Pictures

Goals

  • What's a dog website without cute pictures? In this lesson you will learn to use gems to enable pictures on your website.

  • We will use the storage service Cloudinary and the image-modification gem CarrierWave to implement the most important part of a shelter website -- cute pictures!

Steps

Step 1

Edit your Gemfile and add the line:

gem 'carrierwave'

Explanation

This gem comes with built-in abilities to process, resize, and store images. When we configure this, we'll have a choice of whether our pictures are stored on our filesystem or in a cloud storage system.

Step 2

Type this in the terminal:
heroku addons:add cloudinary

Heroku might ask you to enter a credit card at this step; Cloudinary's starter plan is free and you will not be charged.

Edit your Gemfile and add the line:

gem 'cloudinary'

Explanation

Since Heroku doesn't let us store images on our filesystem, we will need to use cloud storage. Cloudinary will give us a place to store our images where they'll be accessible via Heroku.

heroku addons:add cloudinary activates Cloudinary via your Heroku account.

Step 3

Type this in the terminal:
bundle install

Explanation

This step installs the carrierwave and cloudinary gems to your application.

Type this in the terminal:
rails g uploader picture

Explanation

rails g is short for rails generate (you can type either; they do the same thing). You may remember this from rails g migration or rails g scaffold -- a generator creates code files for you with some things pre-filled in.

The uploader generator was added to your app by the carrierwave gem; it generated the file app/uploaders/picture_uploader.rb, which you can now open to edit the configuration of your picture upload system.

Step 4

Open app/uploaders/picture_uploader.rb:

Add the code

    include Cloudinary::CarrierWave

under the line class PictureUploader < CarrierWave::Uploader::Base

Explanation

This line tells the uploader to include some code from the cloudinary gem which enables CarrierWave to use Cloudinary as a storage system.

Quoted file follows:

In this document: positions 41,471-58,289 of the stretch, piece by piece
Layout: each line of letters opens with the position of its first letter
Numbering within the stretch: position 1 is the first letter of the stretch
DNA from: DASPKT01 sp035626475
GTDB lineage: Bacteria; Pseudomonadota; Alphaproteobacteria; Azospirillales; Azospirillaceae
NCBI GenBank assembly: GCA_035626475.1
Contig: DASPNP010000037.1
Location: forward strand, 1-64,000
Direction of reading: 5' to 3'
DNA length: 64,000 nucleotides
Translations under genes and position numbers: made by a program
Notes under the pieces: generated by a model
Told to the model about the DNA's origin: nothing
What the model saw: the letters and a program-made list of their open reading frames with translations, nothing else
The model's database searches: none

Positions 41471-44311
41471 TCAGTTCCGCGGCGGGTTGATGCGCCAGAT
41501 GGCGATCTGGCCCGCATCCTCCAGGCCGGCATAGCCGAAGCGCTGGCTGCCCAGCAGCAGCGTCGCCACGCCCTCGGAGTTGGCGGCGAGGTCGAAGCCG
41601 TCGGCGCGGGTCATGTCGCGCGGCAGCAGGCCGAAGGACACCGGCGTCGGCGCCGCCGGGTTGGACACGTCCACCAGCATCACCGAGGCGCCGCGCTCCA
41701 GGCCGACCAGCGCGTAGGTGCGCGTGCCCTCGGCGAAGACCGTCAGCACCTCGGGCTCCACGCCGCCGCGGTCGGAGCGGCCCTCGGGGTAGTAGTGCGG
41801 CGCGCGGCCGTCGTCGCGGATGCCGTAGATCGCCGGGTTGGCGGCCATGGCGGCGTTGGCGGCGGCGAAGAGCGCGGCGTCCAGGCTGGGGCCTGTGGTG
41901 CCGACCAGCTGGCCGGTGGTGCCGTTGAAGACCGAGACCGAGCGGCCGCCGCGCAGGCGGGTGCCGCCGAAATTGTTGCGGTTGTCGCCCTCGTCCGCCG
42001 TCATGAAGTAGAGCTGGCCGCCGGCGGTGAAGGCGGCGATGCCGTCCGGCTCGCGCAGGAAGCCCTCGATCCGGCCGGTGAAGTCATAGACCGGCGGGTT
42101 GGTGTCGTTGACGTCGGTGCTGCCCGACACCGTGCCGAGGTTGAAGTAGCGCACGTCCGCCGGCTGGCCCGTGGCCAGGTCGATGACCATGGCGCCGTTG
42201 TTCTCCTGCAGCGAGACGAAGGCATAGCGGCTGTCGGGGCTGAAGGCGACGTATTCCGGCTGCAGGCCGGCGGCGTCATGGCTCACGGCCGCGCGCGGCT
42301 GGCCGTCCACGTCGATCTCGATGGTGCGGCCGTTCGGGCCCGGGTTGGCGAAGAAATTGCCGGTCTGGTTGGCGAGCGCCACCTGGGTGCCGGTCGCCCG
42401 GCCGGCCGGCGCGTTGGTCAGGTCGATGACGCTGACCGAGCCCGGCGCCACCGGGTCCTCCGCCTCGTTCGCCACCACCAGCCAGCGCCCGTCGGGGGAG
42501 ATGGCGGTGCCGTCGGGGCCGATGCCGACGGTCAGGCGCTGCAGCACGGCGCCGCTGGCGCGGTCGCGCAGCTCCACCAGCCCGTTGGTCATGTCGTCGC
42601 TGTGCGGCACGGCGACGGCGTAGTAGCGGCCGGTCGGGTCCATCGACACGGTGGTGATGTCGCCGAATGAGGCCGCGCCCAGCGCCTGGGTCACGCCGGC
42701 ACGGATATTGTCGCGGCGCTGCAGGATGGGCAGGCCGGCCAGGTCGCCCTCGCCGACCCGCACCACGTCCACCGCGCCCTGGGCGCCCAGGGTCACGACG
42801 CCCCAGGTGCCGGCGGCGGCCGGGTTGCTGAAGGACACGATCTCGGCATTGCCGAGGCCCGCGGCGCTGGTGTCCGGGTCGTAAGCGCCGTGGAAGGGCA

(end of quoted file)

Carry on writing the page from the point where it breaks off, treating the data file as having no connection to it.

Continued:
Step 5

comment out this line:

# storage :file

comment out these lines:

# def store_dir
#  "uploads/#{model.class.to_s.underscore}/#{mounted_as}/#{model.id}"
#  end

Explanation

If we were storing the pictures on our own filesystem, rather than in the cloud, we would want to keep these lines, and our pictures would be stored in the uploads/ directory; however, since we're going to use Cloudinary instead, we'll need to comment out the lines about filesystem storage.

uncomment the line

 version :thumb

Explanation

This line means the uploader will automatically create resized thumbnail versions of your pictures -- so that your users won't have to worry about what size their pictures are when they upload them.

Step 6

open app/models/dog.rb

add the code:

mount_uploader :picture, PictureUploader

under the line

class Dog < ActiveRecord::Base
Type this in the terminal:
rails g migration add_picture_to_dogs picture:string
Type this in the terminal:
bundle exec rake db:migrate

Step 7

open app/controllers/dogs_controller.rb

Change the line in dog_params to:

require(:dog).permit(:name, :age, :picture)

Explanation

Like when you added age to your dogs, you will need to specify in your controller that users are allowed to modify the dog's picture

If you added any fields to your dogs table before besides name and age, make sure to keep those in the permit arguments so that they will keep working.

Step 8

open app/views/dogs/_form.html.erb and, above one of the other lines saying <div class="field">, add:

   <div class="field">
    <%= f.label :picture %>
    <%= f.hidden_field(:picture_cache) %>
    <%= f.file_field(:picture) %>
  </div>

Explanation

This adds a file upload field to the form where you create or edit dogs, so that you will be able to add a picture.

Step 9

Open app/views/dogs/index.html.erb and add:

    <td>
          <%= image_tag(dog.picture_url(:thumb))  unless dog.picture_url(:thumb).blank? %>
        </td>

Explanation

This line adds an image tag to your HTML, which looks for the URL to the thumbnail picture of your dog and uses that as the image source.

Adding unless dog.picture_url(:thumb).blank? will keep your app from trying to display broken images for any dogs that haven't had pictures uploaded for them.

Step 10

Add cloudinary.yml to your /config folder.

If you are logged in to Heroku in your browser, you should be able to download it from http://cloudinary.com/console/cloudinary.yml.

Save this file to the /config folder under your app's main folder.

The contents of cloudinary.yml should look something like this:

---
development:
  cloud_name: [something]
  api_key: [something]
  api_secret: [something]
  enhance_image_tag: true
  static_image_support: false
production:
  cloud_name: [something]
  api_key: [something]
  api_secret: [something]
  enhance_image_tag: true
  static_image_support: true
test:
  cloud_name: [something]
  api_key: [something]
  api_secret: [something]
  enhance_image_tag: true
  static_image_support: false

Step 11

Commit your changes and push to heroku:

Type this in the terminal:
git commit -a -m "added pictures to dogs"
Type this in the terminal:
git push heroku master
Type this in the terminal:
heroku run rake db:migrate

And now, you should be able to open your Heroku application, upload a picture to your dogs, and see that picture displayed in your list of dogs!

Try exchanging Heroku URLs with other students in your group and uploading dog pictures to each others' apps.

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